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Border & Immigration

San Diego County approves another $3 million for migrant aid

The San Diego County Board of Supervisors has now set aside $6 million to help migrants being released into San Diego.

And they say it’s not enough.

“I want to make sure that this is clear,” said Board Chair Nora Vargas. “The county can’t sustain this. We must continue to implore the federal government to take responsibility.”


The board voted Tuesday to allocate $3 million to its migrant welcome center. This is on top of another $3 million the board spent in October. That money comes from the federal government’s COVID-era American Rescue Plan.

Tuesday’s 4-1 vote came after 90 minutes of tense public debate.

Some speakers didn’t want public funds to go toward non-citizens. Many argued that the federal government, not county taxpayers, ought to fund humanitarian programs.

Supervisor Jim Desmond, the lone “no” vote, said the county doesn’t have a long-term plan.

“There is no end in sight,” he said. “We’ve already given $3 million two months ago, and here we are again.”


Migrant drop-offs

Customs and Border Protection (CBP) has released more than 42,000 migrants into San Diego County since September. Most migrants only stay in San Diego for a day or two, enough time to secure travel arrangements to their final destinations in other parts of the country.

Originally, CBP agents would drop migrants at bus and trolley stops throughout the region. Nonprofits set up makeshift welcome centers nearby.

In response to these drop-offs, County Supervisors set aside $3 million to open a migrant welcome center in a centralized location. That money was given to the South Bay nonprofit SBCS.

Migrants at the center get free food, access to phone chargers and Wi-Fi. People in particularly vulnerable situations also receive temporary shelter and money for onward travel. However, most have the resources to pay for their own travel.

Nonprofit tensions

SBCS CEO Kathyrn Lembo told Supervisors on Tuesday more than 30,000 migrants have been through the center since it opened in October. Currently, they receive as many as 800 people each day.

“All in all, I am proud of the work of SBCS and our many partners on site,” she said.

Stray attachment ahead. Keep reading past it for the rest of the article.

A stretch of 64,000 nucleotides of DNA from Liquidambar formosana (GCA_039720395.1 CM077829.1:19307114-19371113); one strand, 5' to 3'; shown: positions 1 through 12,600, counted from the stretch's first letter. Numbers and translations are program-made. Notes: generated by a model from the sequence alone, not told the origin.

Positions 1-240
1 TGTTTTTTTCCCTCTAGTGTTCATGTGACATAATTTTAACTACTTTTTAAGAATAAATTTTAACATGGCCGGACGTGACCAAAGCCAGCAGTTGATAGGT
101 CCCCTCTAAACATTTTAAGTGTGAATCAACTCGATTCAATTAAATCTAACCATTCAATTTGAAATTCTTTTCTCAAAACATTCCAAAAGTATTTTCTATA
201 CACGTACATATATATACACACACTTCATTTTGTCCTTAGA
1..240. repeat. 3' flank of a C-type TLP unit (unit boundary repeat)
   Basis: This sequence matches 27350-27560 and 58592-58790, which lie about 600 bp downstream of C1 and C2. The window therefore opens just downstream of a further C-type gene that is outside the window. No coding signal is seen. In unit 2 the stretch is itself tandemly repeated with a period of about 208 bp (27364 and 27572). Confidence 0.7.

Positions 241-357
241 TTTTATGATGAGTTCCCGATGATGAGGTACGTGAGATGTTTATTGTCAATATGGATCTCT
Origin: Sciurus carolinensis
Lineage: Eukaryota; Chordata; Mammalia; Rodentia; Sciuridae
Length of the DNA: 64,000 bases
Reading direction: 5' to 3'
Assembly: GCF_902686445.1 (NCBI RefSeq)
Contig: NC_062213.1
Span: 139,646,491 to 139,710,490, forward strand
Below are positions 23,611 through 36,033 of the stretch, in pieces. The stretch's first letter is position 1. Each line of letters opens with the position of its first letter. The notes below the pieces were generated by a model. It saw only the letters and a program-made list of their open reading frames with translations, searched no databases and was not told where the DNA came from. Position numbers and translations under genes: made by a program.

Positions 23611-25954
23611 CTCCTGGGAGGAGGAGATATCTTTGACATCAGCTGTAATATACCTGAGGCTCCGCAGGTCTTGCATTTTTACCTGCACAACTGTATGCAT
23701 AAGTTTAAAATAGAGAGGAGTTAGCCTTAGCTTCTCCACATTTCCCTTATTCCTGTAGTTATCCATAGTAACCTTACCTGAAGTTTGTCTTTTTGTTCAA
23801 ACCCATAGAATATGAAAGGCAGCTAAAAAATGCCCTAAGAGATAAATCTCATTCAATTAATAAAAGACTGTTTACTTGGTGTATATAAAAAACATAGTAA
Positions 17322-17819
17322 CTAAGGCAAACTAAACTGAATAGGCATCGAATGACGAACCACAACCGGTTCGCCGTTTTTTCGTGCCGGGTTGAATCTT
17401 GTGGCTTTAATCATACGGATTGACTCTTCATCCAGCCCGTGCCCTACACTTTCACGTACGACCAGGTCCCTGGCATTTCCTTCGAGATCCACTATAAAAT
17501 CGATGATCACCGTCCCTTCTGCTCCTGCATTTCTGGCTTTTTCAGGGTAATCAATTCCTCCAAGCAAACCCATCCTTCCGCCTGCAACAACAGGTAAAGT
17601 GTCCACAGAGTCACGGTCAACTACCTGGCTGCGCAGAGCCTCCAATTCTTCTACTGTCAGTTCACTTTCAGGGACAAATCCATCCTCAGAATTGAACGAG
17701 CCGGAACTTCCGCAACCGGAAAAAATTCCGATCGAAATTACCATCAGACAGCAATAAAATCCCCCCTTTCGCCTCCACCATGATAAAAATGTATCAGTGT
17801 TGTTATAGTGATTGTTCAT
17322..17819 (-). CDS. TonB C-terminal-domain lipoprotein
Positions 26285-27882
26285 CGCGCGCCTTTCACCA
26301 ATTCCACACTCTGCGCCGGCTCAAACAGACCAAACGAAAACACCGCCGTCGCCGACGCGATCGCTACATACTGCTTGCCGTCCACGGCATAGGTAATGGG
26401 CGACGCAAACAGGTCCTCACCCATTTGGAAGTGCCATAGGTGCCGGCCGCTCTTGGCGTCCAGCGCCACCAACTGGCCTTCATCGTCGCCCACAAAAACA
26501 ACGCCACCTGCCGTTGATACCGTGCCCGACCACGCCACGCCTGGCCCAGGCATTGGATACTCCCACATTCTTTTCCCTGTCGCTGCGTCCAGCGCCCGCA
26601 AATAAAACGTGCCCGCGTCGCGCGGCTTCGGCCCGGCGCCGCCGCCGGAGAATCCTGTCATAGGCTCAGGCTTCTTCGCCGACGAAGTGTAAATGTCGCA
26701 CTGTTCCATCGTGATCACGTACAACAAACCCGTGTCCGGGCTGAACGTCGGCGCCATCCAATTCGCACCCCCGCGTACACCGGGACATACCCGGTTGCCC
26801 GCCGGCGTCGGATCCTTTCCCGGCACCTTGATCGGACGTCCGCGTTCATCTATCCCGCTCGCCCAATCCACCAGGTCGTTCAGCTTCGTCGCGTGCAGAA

The County’s Chief Administrative Officer, Helen Robbins-Meyer, praised SBCS’s work. As did the nonprofits Casa Familiar and Chicano Federation.

However, Tuesday’s meeting also made public growing tension between different nonprofits. Representatives from 10 different organizations criticized SBCS for lack of transparency, collaboration and accountability.

One of the main criticisms is that the original $3 million was meant to last three months, but SBCS and Vargas have previously said it would run out in two.

“I believe that approving an additional $3 million without a full accounting of the first funding is very concerning,” said Paulina Reyes of Immigrant Defenders Law Center.

The nonprofits Al Otro Lado, PANA, Survivors a Community of Healing, Detention Resistance and American Friends Service Committee echoed those concerns.

Before the meeting, the organizations submitted a letter to the supervisors asking the board to require SBCS to provide “a full and accurate accounting of all expenditures.”

Transparency concerns

Mixed messaging from county officials is contributing to confusion over how public funds are being spent.

During a Nov. 10 site visit to the welcome center, Vargas was asked if the county could provide a breakdown of the costs so far.

“We can do that,” she said. “Happy to do that.”

When KPBS followed up, a spokesperson said those records are unavailable because financials on the agreement are not due to the county until after the funds are expended.

During Tuesday’s vote to allocate another $3 million, the Chief Administrative Officer Robbins-Meyer said she receives weekly reports on how much money is being spent.

She described them as “regular reports of what is happening – how many migrants are being dropped off at what time, what’s happening, when they’re shutting down, how much we spent that day.”

When KPBS requested copies of those reports, a county spokesperson said they, "are verbal either in person or on the phone." The spokesperson added that this second round of funding will require formal updates on expenditures.

The $3 million approved Tuesday is meant to last until March 2024.